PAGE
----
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Leonard Cohen: Cuba, idealism and getting caught in the 'Bay of Pigs' invasion

When one thinks of the late Canadian songwriter, poet and novelist, Leonard Cohen, you picture an incredibly dense life wherein Cohen lived many separate mini lives separated by romance, time, and environment. In fact, his life is screaming to be adapted into a biopic. Just like any great wordsmith, Cohen’s existence was one of many twists and turns, a meandering presence that leant the subtle beauty to his words. 

Starting off as a poet in the 1960s and a one-time fringe figure of Andy Warhol’s Factory crowd, the story of Cohen’s life reads in a manner that is not dissimilar to that of Dante Alighieri, mainly in the way that he left his home country of Canada, swapping it for a life of constant movement and personal introspection. When we take in biographer Jennifer Warnes’ reading of his life, this point rings true: “Leonard acknowledges that the whole act of living contains immense amounts of sorrow and hopelessness and despair; and also passion, high hopes, deep love, and eternal love.”

It is from this seemingly innate sense of progression that we get our story today. Cast off are the tales of Joni Mitchell or his romantic idyll on the Greek island of Hydra, but today we revisit the moment Cohen ditched the cool climes of Montreal for the surreal warmth of revolutionary Cuba. At the onset of spring 1961, Cohen left the shores of Canada to explore the socialist revolution of Cuba, and he arrived in the capital, Havana, on March 30th.

In 1959, military dictator Fulgencio Batista was overthrown by the communist revolutionaries led by Fidel Castro, and understandably, in 1961, when Cohen arrived, the country was going through somewhat of a blood transfusion. Prime Minister Castro was seen as public enemy number one by the global political community, as, after all, this was right in the middle of the Cold War’s tensest period. The country offered a thrilling escape from the complacency and mundanity of western civilisation, and in his diary, Cohen even wrote: “I’m wild for all kinds of violence.”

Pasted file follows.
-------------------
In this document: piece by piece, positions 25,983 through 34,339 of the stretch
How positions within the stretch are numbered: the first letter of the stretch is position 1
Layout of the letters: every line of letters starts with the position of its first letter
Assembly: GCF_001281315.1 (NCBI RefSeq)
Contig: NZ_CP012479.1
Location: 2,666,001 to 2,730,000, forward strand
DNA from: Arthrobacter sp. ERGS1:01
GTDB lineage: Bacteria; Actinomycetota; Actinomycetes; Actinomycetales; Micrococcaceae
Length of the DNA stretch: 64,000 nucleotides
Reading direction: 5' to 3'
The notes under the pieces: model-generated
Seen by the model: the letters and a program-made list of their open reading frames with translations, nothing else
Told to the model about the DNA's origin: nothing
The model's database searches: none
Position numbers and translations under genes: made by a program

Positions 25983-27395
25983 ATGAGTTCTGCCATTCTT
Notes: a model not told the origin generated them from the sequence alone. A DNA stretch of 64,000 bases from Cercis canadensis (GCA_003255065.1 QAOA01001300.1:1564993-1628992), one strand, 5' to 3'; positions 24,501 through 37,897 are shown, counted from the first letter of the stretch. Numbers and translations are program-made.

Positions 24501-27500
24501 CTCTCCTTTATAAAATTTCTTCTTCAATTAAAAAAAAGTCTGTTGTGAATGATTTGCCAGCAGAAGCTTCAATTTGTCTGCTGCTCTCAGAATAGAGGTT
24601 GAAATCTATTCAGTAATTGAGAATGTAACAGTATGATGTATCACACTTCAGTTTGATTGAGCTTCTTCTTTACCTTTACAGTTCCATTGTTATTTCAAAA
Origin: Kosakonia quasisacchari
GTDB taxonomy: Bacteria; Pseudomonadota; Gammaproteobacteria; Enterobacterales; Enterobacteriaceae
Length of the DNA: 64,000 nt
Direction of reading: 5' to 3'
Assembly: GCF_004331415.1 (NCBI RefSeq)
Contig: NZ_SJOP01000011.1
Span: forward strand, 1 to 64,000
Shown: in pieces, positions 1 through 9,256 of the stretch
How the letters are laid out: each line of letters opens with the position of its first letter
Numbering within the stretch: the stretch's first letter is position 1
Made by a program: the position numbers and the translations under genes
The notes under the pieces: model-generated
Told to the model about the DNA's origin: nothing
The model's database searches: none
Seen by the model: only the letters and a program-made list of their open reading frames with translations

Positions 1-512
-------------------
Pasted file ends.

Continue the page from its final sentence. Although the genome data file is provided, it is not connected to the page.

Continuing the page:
The Leonard Cohen who would return to Canada later that year would not be the same as the man who had left. He returned a more worldly figure, now acutely aware of his role as a Canadian poet within the international scene. His friends would notice a stark change in him, a maturity, and this would make a great impact on him developing into the iconic artist we all know today.

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During his time in Cuba, Cohen also cuts a figure similar to the 20th century’s premier adventurer-cum-wordsmith, Ernest Hemingway, just without all the futile alpha-male bravado that the For Whom the Bell Tolls author exuded. Interestingly, Hemingway would hold residence in Cuba throughout the 1940s and ’50s, but that is a story for another day. Not drawn to this tumultuous era of Cuba by his job as a war correspondent or by unwavering political ideals, it seems as if Cohen took off to Cuba driven mainly by excitement. When he arrived, the image he perceived was a stark contrast to the heavily romanticised city of Havana that had once been deemed the ‘Paris of the Caribbean’. Cohen found the colonial splendour in total decay. The facades were broken, lawns burnt out, the pastel colours faded, and he found a largely apathetic peasant class who were more concerned with the challenge of living day to day rather than with the upkeep of this once vibrant city. The war had left no facet of Cuban life untouched.